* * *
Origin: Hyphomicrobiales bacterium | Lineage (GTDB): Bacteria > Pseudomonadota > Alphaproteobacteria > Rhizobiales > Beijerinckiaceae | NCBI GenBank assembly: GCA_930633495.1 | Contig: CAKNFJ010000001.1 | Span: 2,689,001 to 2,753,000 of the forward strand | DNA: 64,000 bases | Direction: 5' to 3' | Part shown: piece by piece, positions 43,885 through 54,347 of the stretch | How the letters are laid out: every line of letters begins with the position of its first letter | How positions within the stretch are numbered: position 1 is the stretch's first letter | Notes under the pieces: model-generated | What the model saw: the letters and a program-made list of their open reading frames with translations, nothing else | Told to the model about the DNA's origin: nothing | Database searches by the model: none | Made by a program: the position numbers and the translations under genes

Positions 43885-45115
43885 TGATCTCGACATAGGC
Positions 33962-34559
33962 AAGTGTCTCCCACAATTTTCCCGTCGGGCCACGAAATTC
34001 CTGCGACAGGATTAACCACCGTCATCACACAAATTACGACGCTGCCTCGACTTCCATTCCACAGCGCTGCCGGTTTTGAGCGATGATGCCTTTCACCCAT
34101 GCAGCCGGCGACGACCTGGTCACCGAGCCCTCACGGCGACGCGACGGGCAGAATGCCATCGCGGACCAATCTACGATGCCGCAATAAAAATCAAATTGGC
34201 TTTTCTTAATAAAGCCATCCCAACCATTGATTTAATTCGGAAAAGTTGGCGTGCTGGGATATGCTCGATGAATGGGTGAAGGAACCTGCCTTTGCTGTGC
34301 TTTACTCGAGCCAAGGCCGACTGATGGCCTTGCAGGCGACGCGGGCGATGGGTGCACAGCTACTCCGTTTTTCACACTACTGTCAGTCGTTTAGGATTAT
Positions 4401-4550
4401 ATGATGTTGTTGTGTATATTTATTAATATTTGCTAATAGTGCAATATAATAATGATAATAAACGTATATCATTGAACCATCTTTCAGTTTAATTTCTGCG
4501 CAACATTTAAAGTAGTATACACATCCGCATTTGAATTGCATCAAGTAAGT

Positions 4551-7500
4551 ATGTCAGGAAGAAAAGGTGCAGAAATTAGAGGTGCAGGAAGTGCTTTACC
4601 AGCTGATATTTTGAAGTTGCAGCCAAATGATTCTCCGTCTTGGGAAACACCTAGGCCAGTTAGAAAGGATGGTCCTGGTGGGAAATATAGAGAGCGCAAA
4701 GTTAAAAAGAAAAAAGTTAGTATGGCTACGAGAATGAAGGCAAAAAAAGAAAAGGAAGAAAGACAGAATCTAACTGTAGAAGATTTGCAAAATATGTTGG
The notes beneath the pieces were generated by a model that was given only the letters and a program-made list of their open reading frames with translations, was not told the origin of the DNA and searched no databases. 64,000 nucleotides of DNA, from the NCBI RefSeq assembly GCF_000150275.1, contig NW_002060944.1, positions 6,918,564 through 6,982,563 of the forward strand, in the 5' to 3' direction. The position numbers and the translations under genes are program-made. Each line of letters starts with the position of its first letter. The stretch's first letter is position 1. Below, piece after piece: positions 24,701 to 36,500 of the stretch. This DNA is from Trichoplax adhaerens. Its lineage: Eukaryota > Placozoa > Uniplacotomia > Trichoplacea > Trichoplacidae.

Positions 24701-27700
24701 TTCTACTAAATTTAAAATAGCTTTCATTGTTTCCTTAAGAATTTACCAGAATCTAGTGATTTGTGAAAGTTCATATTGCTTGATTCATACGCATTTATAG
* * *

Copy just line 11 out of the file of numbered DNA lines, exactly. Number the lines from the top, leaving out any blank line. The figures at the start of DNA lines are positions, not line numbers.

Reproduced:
4401 ATGATGTTGTTGTGTATATTTATTAATATTTGCTAATAGTGCAATATAATAATGATAATAAACGTATATCATTGAACCATCTTTCAGTTTAATTTCTGCG